ASIA TIMES — How best could the United States metaphorically “kick down” the anti-access/area-denial (A2/AD) “door” of a near-peer adversary during a conflict? This has been an idée fixe for American defense planners during recent years, in view of the rising A2/AD capabilities of strategic competitors such as China. There seem to be no clear answers to this question.
What is quite unanimous, however, in the defense community is that the relatively short striking reach of America’s naval crown jewels—its large-deck aircraft carriers—means that they would have to operate well within the enemy’s A2/AD envelope, rendering the flattops vulnerable to attack. As such, they are unlikely to partake significantly in “first day(s) of war” operations, that is, to be involved in the opening kicks on the adversarial A2/AD door when enemy defenses are at their strongest.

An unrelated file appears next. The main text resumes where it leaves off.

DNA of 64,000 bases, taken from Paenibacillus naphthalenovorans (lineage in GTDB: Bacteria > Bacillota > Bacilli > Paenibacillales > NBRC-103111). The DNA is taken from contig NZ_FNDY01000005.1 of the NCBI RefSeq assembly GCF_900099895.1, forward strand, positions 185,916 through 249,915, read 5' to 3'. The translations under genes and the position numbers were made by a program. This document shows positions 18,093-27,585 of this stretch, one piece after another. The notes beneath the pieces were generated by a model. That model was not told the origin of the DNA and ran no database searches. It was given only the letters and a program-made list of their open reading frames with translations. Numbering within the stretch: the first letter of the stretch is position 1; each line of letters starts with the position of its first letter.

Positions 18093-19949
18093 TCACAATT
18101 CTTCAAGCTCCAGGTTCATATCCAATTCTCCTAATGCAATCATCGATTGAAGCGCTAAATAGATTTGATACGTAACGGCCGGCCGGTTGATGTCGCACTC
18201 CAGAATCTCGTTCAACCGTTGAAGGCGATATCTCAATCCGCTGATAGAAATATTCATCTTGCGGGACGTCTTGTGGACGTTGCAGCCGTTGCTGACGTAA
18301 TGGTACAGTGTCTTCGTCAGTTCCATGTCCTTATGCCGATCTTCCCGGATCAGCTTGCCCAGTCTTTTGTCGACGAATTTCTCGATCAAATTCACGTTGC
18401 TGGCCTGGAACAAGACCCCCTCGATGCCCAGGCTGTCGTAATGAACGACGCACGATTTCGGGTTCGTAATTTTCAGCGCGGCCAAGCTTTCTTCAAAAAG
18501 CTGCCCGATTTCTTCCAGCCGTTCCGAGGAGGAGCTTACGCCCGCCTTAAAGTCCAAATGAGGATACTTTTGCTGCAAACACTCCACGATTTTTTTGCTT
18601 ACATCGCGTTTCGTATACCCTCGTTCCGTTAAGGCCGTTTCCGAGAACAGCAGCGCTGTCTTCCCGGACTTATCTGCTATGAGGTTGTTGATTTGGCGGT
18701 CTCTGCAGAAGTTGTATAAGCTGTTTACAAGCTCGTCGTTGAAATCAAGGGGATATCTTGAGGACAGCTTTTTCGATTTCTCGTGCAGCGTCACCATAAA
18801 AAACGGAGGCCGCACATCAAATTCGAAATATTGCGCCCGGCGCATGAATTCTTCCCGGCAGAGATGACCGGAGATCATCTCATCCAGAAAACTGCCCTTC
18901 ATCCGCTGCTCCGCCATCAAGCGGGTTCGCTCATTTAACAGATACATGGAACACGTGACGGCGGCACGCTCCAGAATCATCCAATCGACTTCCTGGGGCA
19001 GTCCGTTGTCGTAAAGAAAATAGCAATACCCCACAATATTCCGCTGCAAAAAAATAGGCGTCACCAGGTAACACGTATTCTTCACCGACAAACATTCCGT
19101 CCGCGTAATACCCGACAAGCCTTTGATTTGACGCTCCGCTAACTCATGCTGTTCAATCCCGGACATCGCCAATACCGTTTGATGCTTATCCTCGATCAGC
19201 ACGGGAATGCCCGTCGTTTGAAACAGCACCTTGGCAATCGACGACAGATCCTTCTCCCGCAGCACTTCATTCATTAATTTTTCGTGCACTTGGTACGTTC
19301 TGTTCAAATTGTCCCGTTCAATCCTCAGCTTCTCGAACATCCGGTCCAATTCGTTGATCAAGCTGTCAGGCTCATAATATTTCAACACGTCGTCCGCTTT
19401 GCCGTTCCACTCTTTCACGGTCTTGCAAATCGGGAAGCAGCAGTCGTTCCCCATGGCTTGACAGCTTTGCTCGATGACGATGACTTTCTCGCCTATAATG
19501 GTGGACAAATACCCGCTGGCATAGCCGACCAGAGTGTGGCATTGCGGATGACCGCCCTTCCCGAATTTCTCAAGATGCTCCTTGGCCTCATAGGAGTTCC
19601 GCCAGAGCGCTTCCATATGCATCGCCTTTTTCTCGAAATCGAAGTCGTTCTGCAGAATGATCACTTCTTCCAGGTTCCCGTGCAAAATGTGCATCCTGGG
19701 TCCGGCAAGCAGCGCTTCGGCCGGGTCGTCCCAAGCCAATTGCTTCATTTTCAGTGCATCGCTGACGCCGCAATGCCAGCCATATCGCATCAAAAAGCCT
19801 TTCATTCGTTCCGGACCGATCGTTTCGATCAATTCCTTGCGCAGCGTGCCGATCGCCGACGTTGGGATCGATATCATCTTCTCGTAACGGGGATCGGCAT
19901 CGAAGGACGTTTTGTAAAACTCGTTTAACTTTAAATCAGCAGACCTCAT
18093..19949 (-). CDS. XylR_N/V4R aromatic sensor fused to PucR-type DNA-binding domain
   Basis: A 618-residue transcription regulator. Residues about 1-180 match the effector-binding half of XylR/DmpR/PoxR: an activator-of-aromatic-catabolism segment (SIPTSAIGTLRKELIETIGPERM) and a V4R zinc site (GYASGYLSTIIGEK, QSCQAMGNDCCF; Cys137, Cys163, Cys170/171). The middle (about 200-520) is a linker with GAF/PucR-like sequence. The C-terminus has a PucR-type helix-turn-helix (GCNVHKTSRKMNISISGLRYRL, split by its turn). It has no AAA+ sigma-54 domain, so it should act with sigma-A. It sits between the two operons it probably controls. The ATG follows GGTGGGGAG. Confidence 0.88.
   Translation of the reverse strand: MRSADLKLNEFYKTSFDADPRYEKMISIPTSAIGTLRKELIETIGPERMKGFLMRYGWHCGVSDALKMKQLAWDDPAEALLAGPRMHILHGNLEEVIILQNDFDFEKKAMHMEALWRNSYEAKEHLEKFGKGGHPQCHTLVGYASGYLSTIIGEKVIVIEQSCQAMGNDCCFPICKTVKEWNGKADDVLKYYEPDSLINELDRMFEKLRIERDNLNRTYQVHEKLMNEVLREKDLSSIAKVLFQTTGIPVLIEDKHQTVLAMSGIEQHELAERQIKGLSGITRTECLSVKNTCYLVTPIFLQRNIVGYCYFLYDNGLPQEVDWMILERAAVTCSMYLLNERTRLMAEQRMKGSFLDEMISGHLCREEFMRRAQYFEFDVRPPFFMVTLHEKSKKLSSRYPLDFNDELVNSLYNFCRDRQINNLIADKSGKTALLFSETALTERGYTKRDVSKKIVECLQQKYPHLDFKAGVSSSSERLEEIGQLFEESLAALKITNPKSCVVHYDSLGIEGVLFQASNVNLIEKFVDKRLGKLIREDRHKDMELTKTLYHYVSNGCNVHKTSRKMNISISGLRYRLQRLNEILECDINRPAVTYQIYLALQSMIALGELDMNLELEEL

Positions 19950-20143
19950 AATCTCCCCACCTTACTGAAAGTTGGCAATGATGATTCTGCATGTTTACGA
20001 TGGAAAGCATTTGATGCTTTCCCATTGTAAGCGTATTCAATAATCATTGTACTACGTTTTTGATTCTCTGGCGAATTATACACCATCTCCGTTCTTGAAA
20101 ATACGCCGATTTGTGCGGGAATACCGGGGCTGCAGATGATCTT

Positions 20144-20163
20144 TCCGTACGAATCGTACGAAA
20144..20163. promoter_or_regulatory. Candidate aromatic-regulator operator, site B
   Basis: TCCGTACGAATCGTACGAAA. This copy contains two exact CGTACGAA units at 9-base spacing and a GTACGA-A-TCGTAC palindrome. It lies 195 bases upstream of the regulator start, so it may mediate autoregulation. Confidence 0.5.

That said, the U.S. possesses two deep-strike capabilities that stand a much better chance of circumventing the access-denial barrier: Air Force stealth bombers, and the navy’s Tomahawk land-attack cruise missiles (TLAMs), which is deployed on cruisers, destroyers and submarines. And with regard to the Tomahawk-armed naval platforms, the Ohio-class nuclear-powered cruise-missile submarine (SSGN) is undoubtedly the most potent in terms of TLAM capacity, as well as being the most survivable, owing to its extremely low observability. Hence with its stealth and firepower, the Ohio SSGN is arguably the ideal counter–A2/AD naval platform in the U.S. arsenal.
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